Saturday, 7 December 2013

How to start a crypto-bank run

First published 7th December 2013
Updated 10th February 2014

A friend who is a crypto-currency evangelist gave me a Bitcoin a few years ago, which I jokingly accepted as a 'store of value' until the price bubbled* to over $1000. When I heard that China was banning direct trade in Bitcoins, I sold up and suggested my friend did, too. Yes, the flash-crash was China's fault. For a while I was tempted to roll the crypto-dice, buying Litecoins in expectation that Mt.Gox would start trading them; or arbitraging the exchanges**.

But I find it difficult to believe there is a 'natural price' or that 'par' will emerge from the chaos: I think insiders will profit and outsiders will lose. To exchange my Bitcoin I paid FOUR sets of fees: a percentage to the trading platform; a fixed spread to the settlement platform; an exchange rate fee from USD to GBP; and a transfer fee to a 'recognised' UK holder of GBP: total fees were over 10%.

Crypto-currencies have seen the most unexpected people jump into bed together: drug dealers, geeks, crypto-anarchists and libertarians. On the left, their anger is directed at private interests; on the right, it is directed at government.  But crypto-currencies look like Wildcat banking to me, with an unregulated network of international crypto-banks. There are multiple currencies and trading platforms, and you can buy derivativeslend and borrow.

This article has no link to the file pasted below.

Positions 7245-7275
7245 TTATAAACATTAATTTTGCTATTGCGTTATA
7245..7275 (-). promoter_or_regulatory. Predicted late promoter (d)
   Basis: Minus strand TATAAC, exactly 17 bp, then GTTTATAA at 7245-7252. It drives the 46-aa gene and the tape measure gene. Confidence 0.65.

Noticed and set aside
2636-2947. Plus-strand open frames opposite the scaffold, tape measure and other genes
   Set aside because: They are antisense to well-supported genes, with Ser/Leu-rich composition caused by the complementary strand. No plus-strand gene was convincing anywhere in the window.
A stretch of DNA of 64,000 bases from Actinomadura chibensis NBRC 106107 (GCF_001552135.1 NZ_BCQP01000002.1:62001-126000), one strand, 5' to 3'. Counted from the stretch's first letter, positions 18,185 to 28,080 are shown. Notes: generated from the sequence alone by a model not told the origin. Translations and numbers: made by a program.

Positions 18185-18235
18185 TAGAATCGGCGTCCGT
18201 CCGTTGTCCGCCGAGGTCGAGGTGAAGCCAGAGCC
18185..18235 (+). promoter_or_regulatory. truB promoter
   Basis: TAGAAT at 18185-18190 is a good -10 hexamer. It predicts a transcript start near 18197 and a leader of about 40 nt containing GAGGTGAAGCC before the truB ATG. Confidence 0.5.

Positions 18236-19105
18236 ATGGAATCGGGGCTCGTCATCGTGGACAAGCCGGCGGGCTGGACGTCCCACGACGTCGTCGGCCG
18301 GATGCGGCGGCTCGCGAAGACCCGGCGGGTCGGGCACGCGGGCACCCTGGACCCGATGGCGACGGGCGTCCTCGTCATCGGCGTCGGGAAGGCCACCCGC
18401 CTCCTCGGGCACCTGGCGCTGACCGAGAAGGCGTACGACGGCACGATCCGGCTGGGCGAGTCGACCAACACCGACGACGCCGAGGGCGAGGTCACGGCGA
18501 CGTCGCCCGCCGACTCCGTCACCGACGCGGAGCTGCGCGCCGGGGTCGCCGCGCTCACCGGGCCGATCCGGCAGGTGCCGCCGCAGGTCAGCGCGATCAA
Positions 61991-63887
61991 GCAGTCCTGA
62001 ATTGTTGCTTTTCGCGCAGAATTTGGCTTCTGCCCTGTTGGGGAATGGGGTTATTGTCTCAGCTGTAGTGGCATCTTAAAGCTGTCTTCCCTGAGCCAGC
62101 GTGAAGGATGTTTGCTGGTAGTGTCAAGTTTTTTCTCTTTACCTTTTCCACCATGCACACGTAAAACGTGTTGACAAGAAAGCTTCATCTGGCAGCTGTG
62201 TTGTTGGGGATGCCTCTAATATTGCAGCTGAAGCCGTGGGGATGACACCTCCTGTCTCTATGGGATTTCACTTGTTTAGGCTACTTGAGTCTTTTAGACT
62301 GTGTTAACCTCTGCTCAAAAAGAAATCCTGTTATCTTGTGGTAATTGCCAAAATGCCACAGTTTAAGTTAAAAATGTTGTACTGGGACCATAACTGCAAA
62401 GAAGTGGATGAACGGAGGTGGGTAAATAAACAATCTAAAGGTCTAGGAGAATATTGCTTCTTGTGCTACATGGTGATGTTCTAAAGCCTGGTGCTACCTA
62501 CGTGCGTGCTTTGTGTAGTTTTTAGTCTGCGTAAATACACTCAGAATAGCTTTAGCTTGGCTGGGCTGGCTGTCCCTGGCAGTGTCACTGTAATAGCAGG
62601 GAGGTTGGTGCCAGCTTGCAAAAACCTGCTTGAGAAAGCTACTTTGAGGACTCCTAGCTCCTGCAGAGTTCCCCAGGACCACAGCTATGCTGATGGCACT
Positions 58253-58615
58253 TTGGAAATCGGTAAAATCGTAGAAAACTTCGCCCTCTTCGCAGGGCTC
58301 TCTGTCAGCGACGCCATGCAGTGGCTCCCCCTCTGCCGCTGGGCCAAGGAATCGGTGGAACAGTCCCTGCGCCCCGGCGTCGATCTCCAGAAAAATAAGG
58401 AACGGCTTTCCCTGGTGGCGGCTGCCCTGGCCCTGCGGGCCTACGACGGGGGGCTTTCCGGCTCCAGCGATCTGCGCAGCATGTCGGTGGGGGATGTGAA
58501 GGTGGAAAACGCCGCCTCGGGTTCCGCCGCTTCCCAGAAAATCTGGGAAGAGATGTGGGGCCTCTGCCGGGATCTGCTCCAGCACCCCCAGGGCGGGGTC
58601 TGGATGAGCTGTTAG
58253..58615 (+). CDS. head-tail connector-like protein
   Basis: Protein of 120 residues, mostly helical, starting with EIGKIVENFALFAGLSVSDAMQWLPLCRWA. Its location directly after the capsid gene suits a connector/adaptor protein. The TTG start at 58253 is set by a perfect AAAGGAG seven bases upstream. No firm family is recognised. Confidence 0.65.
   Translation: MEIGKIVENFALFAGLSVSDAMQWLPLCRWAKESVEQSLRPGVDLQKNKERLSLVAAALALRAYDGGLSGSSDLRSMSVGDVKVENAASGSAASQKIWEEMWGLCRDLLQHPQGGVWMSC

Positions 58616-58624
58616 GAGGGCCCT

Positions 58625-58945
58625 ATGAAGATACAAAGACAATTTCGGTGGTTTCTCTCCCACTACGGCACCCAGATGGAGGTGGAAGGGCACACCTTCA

Without anyone to uphold 'par' or regulate the crypto-banks the most obvious lesson is to have stronger regulation of the exchanges and crypto-banks. Today (10th February 2014) there was a flash crash on the BTC-e exchange where a Bitcoin was briefly worth $102. I think I had a lucky escape.




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* This post on Bitcoins makes a good point about their self-reinforcing nature. The basic foodstuff of crypto-banks is the Bitcoin. If derivatives are settled in Bitcoin, and crypto-banks and firms are bought and sold in Bitcoins, their scarcity drives up the price and perpetuates the bubble. There are similarities here with GBP and USD, which might become less scarce if more trade were settled in other currencies.

** There is also an analogy with the 'carry trade'. For long periods there have been profits to be made if you buy on the Eastern Europe and Chinese exchanges and sell on MtGox (USD). This works best for insiders who can avoid bank fees (7% on PayPal).